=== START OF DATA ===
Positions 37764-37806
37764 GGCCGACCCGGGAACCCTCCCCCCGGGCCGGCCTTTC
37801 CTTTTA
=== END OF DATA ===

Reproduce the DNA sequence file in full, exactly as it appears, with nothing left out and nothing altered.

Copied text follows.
Positions 37764-37806
37764 GGCCGACCCGGGAACCCTCCCCCCGGGCCGGCCTTTC
37801 CTTTTA